System call tracers and debuggers: At university, we aren’t taught how to use them, so my usual method used to be lots of prints() everywhere. However in a project this huge, It would have been impossible to detect missing files of the package without the call tracers (strace in Linux). Also, the debugger allowed me to have a way to set the absolute path to the exe from the Graphical subdirectory using Qt Methods to the other subdirectories. Without using the Visual Studio Debugger it’d have been totally impossible to find the way.

GitHub Actions and Snapcraft YAML: Though its indentation made me have to rewrite the code more times than I’d have liked, It wasn’t much different from a regular bash/batch file with some special way to pass the arguments. What I found harder was the way to use GitHub Actions variables. Foreign actions like Checkout set some helpful variables like the path towards the cloned repo, still, in the documentation, there were many ways to access it, but only the way it’s right now worked for me.

Bash and Batch: We were taught the basics in the university, so it didn’t feel very strange. It was mostly planning on the more effective way to get a tool (like visual studio compiler) that would last. Thanks to GitHub actions I was able to get tools like Qt from a foreign action, instead of having to use a strange URL that could disappear in little.


I’ve certainly learned a lot this summer. One of the things that I will remember is how many posts with similar issues to the ones I faced were on the internet and how many of them remained unanswered or used a workaround that didn’t work for me. It made me think of how much of the big software that we regularly use and consider rock solid is probably much more fragile than we really think.

The other one is how entering through an opportunity presents many more. At the GSoC summit at the beginning of the summer, we were presented with Google Developer Student Clubs. There weren’t any in my city so I took the opportunity and this year I’ve been selected to begin a chapter at my university. At the same time, I began taking my LinkedIn seriously, and it made me receive a message to participate in a week-long Huawei formation called “Seeds for the Future”.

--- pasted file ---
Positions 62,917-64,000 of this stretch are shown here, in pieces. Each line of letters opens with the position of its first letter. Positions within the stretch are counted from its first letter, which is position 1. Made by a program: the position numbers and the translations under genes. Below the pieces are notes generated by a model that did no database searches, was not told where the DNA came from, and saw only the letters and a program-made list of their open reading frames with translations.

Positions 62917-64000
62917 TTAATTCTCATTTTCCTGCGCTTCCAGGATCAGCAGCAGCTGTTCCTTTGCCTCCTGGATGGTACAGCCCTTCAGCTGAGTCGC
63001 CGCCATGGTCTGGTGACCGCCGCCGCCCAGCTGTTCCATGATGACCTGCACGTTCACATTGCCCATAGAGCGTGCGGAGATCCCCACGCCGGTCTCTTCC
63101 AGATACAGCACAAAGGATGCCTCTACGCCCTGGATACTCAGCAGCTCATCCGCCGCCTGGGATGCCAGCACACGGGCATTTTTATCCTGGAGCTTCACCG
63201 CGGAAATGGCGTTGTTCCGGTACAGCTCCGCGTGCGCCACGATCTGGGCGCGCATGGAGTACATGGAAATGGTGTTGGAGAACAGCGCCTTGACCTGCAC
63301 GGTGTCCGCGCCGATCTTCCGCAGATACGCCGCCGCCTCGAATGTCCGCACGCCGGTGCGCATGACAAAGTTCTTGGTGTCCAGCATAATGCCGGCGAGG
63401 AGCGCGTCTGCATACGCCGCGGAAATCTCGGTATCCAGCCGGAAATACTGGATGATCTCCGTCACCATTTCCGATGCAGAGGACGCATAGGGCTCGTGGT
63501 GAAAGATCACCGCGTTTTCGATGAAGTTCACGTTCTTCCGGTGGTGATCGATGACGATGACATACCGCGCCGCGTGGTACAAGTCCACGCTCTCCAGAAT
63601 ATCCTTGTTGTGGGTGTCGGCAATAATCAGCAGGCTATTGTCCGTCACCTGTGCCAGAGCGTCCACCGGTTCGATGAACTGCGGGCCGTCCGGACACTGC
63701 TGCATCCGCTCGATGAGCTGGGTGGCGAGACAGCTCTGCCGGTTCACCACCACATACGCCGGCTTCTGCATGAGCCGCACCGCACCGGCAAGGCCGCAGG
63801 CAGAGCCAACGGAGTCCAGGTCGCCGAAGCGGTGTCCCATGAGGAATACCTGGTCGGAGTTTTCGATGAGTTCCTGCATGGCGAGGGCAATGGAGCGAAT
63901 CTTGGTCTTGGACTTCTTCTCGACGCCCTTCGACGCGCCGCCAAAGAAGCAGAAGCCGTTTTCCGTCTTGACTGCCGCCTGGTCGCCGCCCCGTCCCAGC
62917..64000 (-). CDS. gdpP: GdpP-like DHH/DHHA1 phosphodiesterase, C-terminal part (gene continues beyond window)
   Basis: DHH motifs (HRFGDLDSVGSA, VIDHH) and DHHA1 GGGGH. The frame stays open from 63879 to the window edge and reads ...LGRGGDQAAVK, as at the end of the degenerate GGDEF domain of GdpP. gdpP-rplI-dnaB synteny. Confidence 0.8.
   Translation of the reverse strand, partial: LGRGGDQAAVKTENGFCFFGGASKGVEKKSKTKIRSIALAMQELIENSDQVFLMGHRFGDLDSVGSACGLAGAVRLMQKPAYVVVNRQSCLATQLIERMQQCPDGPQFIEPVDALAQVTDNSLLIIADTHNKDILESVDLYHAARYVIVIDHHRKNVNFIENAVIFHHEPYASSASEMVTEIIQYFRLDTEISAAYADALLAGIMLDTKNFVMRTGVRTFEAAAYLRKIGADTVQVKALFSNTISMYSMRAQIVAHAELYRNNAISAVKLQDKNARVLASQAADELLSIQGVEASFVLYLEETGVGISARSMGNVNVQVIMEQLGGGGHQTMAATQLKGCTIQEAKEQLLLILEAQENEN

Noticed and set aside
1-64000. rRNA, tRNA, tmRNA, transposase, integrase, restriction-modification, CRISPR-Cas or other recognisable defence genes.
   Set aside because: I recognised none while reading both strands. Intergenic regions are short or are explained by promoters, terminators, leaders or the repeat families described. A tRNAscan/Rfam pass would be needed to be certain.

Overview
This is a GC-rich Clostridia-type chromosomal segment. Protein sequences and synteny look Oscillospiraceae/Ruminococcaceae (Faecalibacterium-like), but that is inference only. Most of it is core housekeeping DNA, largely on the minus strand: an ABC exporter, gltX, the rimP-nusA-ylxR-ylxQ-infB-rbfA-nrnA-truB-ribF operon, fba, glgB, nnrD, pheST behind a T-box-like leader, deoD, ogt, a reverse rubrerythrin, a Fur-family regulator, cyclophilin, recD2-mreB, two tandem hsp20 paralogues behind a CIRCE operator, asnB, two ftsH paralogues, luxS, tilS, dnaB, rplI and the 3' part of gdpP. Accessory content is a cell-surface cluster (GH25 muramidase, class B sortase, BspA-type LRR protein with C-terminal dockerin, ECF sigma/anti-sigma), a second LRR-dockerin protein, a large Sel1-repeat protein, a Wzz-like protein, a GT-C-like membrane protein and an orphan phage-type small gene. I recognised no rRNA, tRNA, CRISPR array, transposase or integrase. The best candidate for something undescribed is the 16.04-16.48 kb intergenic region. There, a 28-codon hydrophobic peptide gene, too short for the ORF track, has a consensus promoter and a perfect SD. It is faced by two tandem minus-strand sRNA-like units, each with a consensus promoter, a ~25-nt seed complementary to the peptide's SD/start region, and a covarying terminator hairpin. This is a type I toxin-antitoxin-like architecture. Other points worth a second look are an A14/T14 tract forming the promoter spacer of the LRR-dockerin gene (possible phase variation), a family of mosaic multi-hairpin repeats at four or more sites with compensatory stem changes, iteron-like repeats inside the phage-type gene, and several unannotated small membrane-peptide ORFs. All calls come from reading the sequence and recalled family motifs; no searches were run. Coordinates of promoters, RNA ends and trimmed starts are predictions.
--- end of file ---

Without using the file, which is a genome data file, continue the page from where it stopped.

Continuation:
There are some ideas that I wrote in the original proposal that I’ve not implemented because I thought they wouldn’t be a good idea. The main example is uploading every snap to the snap store automatically. Since LibreCAD3 is still experimental software, I thought that if someone was using a functional snap they wouldn’t want an automatic update to break their version just because one of the devs tried out a new change. Also, the proposal had some extra steps for testing, though after being involved with the building of the snap and appimage I’ve seen that they are so hard to get built that just getting there is a pretty good test. If it needs more tests I’ve checked back the proposal and using “appimage-testsuite” on the AppImage seems the best option.

So as the last paragraph, I’d like to thank the mentors and everyone else in Zulip that helped me out. I’ll try to stay active so if anything related to my work has an issue I can lend a pair of eyes.

A brief look at the future automatic releases in LibreCAD3: GSoC 2022

Hi everyone! I’m Cristian and I’ll tell you about my project, which intends that anyone who wants to try out the current state of LibreCAD3 can do it as any other application. You should be able to download it as a ‘.exe’, or if you are a Linux user, get it as a ‘.appImage’ or as a ‘snap’ in the Snap store.
The key parts of this proposal are building, packaging, testing and deploying:

  1. Building: When I started getting involved with LibreCAD two months ago, I first started with the Windows installation. The wiki installation was outdated and sometimes confusing for a non-experienced dev. 
    Fortunately, Florian was able to patch all the errors surrounding the installation, and so I finally installed it successfully. After this “week-long installation”, I committed to writing a batch script to install it automatically, which can be consulted in the installation wiki. 
    Also, I updated the Windows guide so anyone with a bit of experience following guides can get it built. The next step will be installing it for Ubuntu. Right now the wiki only covers a long line of packages to be installed with apt. I’ll try it out and update the wiki with additional steps if needed.
  2. Packaging: After LibreCAD3 is built, in Windows it needs to be packaged with QT and Conan dependencies. After having everything together, an extraction script will be needed so that when the ‘.exe’ is executed, its contents are moved and some requirements like PATH variables are appended.